The Parliamentary Bill that would repeal the UK's membership of the EU fails to respect the powers already granted to the elected governments in Scotland and Wales, and can legitimately be viewed as a threat to the stability of the Union.

This is the core message in a submission to a National Assembly Committee from the Institute of Welsh Affairs, also being shared with MPs.

In a highly critical review of the Bill that the Parliament in Westminster will start to consider in detail this week, the IWA sets out what it sees as three key weaknesses:

  • This Bill can be viewed as a roll-back on devolution, and a threat to the stability of the union
  • It is unsatisfactory for the UK Government to decide new policy regimes across the UK for matters that are not reserved to Westminster when it is also the de facto government of England
  • The delegated powers conferred on UK Government Ministers within the Bill are broad and substantial, whereas the arrangements for parliamentary scrutiny are inadequate.

The response calls for National Assembly for Wales Committees to seek "urgent, focussed dialogue with Commons and Lords Committees to develop new mechanisms for effective scrutiny as an immediate priority", as well as "the exploration of new mechanisms to develop consensus and garner the consent of all the nations."

Flag of Wales

Auriol Miller, Director of the Institute of Welsh Affairs, commented:

"Extraordinary times call for extraordinary measures, but the scale of the issues at stake means that the proposals in this Bill fall far short of the transparency and robust scrutiny the people of Wales – and the UK as a whole – deserve. This Bill follows the pattern of ad hoc, uneven, constitutional interventions that have defined the devolution journey in the UK, especially in Wales, and which continue to have a significant impact on relations between the nations of the UK.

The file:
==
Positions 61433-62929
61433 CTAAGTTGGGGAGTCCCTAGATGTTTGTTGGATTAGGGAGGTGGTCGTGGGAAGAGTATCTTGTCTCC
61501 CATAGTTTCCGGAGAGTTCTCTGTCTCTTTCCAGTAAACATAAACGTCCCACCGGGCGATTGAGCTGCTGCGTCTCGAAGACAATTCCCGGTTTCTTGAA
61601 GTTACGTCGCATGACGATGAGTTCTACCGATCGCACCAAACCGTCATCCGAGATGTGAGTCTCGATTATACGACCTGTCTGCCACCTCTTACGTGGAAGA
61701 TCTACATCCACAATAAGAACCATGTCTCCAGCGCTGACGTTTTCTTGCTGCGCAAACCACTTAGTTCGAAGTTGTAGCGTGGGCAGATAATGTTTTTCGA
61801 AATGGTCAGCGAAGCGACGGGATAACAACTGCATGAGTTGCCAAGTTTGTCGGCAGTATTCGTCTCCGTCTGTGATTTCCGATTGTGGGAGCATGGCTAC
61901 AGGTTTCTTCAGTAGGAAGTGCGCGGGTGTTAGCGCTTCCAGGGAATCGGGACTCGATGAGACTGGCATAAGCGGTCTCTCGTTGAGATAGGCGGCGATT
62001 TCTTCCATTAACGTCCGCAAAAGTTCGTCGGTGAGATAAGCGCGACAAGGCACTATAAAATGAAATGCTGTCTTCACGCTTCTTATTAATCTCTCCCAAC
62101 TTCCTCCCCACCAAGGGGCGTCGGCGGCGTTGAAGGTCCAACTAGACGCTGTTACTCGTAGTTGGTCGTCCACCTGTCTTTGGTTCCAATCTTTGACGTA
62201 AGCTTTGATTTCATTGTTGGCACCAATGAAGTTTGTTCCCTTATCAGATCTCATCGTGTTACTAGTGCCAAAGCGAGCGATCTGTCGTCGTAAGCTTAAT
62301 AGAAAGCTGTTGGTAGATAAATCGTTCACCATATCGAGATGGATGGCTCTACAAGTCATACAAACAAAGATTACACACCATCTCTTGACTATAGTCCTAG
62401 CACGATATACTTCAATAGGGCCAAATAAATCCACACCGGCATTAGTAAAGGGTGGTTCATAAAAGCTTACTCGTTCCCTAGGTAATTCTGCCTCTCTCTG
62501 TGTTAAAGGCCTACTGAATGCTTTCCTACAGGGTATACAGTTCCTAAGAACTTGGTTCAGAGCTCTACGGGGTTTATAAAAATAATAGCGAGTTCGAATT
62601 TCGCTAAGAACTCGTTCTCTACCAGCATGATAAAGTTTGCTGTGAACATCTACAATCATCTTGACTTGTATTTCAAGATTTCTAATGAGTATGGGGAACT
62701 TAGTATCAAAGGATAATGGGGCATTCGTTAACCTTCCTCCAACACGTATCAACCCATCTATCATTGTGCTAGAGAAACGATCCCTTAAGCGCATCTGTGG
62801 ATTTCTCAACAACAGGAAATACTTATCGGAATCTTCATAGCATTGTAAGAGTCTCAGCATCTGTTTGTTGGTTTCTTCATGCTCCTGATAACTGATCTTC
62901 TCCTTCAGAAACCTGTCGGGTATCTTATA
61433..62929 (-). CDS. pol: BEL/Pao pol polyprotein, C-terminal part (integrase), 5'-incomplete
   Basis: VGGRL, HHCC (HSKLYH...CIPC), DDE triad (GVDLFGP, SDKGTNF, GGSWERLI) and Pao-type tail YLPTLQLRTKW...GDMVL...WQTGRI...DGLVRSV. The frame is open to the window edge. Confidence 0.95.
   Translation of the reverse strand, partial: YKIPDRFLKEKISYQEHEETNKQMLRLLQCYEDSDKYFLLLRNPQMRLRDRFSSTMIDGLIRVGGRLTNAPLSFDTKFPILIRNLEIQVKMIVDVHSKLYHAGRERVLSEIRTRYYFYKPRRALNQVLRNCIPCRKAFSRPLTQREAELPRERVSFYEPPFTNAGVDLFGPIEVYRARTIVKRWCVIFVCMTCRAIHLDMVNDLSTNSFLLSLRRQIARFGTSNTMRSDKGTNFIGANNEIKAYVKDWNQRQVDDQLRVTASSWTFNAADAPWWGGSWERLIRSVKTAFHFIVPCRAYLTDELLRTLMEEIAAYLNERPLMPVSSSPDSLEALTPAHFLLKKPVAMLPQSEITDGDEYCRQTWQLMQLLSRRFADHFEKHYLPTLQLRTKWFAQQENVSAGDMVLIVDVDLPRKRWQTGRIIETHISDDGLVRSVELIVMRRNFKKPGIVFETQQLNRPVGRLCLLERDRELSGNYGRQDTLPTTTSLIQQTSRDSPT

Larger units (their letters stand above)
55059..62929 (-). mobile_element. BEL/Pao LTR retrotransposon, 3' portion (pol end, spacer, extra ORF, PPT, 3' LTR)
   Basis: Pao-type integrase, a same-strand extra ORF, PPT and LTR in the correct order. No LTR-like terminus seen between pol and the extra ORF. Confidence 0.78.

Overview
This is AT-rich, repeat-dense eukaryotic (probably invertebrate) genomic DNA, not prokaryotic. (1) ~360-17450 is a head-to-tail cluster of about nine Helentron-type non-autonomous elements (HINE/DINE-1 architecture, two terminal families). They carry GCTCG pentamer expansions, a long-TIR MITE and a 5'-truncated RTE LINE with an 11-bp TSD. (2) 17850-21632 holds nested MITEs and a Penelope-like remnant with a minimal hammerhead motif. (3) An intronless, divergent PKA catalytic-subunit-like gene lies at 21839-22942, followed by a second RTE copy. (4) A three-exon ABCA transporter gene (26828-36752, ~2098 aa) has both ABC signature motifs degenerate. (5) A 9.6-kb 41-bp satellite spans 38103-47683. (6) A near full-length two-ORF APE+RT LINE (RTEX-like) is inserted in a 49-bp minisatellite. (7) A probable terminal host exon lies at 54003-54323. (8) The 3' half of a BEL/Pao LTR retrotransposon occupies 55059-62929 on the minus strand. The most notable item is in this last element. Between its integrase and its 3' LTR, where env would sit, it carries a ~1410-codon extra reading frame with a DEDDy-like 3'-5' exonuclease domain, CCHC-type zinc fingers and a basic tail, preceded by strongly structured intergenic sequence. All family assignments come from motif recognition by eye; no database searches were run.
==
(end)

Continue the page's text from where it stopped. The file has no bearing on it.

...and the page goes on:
"Common UK frameworks are certainly required to replace EU frameworks in some areas that are presently devolved," she said, "However,  clearly, at times the interests of England and the other nations will not align, for example in our vastly different agricultural sectors. How will the UK Government distinguish common interests from the narrower interests of England?

"We are concerned that there is no recognition of this issue in the Bill. Any durable solutions need the consent of all the nations."

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The Institute of Welsh Affairs is also concerned that the powers granted to Ministers are far too wide-ranging and that arrangements for Parliamentary oversight are inadequate.

The IWA response argues that it is unsatisfactory that the details affecting the devolution settlements are contained in Schedules which are unlikely to have the same Parliamentary scrutiny as the main clauses of the Bill.  The report urges that joint examination of the Schedule by Parliament and the devolved legislatures should be pursued at the earliest opportunity.

The IWA response also criticises the broad powers afforded to Ministers and the lack of control exercisable by Parliament with regards to delegated legislation – so-called "Henry VIII powers." It argues that this will allow vast quantities of regulations to pass through Parliament protected from any effective scrutiny.

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